On his way to the bottom, Charlie Sheen sure has done a lot to raise awareness about addiction and how to recover from it. Or not.
Ad nauseam, we all know of Sheen's struggles. This past week, it got so bad that in a public parking garage in downtown Portland, Ore., I overheard three homeless guys arguing about how much longer he'll survive as they shared a quart of malt liquor. No kidding.
Sheen's interview on ESPN Radio the other day only stoked the national conversation. He called sobriety "boring." He said that in his experience, some crack users can "manage it socially" and that he's now done with treatment, less than two weeks after announcing with great fanfare that he was taking leave from his hit television comedy to get help — at home. Such are the rants, raves and wisdom of a man who clearly is spiraling downward.
His misfortune is our gain. By "our" I mean people whose lives have been ravaged by alcoholism or drug dependence, as well as the professionals who work to help them. Because in Sheen's sad story, there is a lot to learn for others who need help.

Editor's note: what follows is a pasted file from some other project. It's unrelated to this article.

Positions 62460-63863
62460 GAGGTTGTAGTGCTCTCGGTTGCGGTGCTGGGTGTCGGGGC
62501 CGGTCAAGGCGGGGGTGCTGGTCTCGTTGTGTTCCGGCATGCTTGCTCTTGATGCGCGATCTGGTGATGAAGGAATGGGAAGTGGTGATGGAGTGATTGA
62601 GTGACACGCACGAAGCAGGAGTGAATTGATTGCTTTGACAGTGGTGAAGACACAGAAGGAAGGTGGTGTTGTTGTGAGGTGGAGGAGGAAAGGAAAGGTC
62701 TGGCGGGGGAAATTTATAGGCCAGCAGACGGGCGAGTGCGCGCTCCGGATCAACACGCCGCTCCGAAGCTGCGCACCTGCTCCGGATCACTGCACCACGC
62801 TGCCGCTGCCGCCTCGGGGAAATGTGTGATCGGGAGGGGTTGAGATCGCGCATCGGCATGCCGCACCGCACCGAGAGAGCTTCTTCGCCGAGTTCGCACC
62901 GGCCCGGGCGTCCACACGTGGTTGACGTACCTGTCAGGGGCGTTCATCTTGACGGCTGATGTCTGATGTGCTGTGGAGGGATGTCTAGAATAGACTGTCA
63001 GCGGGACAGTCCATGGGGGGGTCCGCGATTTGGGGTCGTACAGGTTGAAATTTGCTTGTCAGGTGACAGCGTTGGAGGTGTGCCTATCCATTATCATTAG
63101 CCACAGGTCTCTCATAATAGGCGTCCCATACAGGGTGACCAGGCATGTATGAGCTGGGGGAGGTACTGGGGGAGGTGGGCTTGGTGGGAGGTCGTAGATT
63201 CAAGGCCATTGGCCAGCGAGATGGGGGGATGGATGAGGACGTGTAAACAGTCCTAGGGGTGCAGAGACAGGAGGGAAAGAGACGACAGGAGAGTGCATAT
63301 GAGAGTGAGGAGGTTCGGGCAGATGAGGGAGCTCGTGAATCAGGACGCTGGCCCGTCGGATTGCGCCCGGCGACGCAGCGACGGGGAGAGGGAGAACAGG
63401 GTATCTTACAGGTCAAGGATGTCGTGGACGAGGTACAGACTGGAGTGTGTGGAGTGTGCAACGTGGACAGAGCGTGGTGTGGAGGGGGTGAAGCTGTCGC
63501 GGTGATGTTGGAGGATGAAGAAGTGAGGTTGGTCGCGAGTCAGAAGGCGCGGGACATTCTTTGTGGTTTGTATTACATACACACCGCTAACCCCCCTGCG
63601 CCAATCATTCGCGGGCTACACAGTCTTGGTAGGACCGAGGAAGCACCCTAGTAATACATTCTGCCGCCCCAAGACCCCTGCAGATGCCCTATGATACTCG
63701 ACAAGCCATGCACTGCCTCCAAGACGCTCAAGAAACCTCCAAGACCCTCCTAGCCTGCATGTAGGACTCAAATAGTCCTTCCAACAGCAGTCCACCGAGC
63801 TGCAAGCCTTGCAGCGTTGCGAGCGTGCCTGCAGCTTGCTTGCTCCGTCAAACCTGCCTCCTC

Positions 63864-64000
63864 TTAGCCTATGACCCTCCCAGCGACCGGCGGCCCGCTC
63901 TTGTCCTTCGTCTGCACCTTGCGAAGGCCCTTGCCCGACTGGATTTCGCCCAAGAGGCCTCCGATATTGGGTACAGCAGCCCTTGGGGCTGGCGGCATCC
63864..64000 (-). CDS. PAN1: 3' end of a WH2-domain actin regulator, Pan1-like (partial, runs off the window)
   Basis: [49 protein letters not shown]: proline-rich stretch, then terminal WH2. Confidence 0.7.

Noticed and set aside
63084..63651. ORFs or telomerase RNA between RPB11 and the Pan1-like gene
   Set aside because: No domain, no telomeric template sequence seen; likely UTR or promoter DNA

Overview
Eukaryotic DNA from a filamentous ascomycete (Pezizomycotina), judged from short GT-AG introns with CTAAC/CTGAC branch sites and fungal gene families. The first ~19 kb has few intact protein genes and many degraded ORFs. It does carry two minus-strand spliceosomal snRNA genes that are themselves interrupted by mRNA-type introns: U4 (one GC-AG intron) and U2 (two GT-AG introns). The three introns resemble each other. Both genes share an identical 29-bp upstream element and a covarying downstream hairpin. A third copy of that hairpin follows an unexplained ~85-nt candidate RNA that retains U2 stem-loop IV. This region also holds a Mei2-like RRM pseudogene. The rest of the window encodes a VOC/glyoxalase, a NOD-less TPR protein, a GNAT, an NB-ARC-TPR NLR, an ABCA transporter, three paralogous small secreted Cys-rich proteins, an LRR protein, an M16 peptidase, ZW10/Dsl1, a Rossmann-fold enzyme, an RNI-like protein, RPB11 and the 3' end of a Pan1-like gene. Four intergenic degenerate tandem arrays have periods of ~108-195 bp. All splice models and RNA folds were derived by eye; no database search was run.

I don't mean that Sheen is a role model of "how it works." To the contrary, his way is not the way out of the maze of what confounds him and eventually will kill him if he doesn't stop and get out soon. But his public implosion, like his enormous popularity and disarming (if not alarming) "one-of-the-guys" persona, holds us rapt in a way his female Hollywood counterpart, Lindsay Lohan, can't because we're worn-out by her tired antics. Unlike Lohan, Sheen isn't in denial, even though he's very sick.
"It's never been about 'Everyone else is drinking. I should, too.' It's about wanting to make things better, whether it's real or imagined," Sheen said.
Bingo, score one for Sheen. He's right. Addicts and alcoholics pursue oblivion usually because they yearn for life to improve. And for a while, it may. It's only the loss of control — a classic marker of addiction — that hijacks the goal, and then life always gets worse.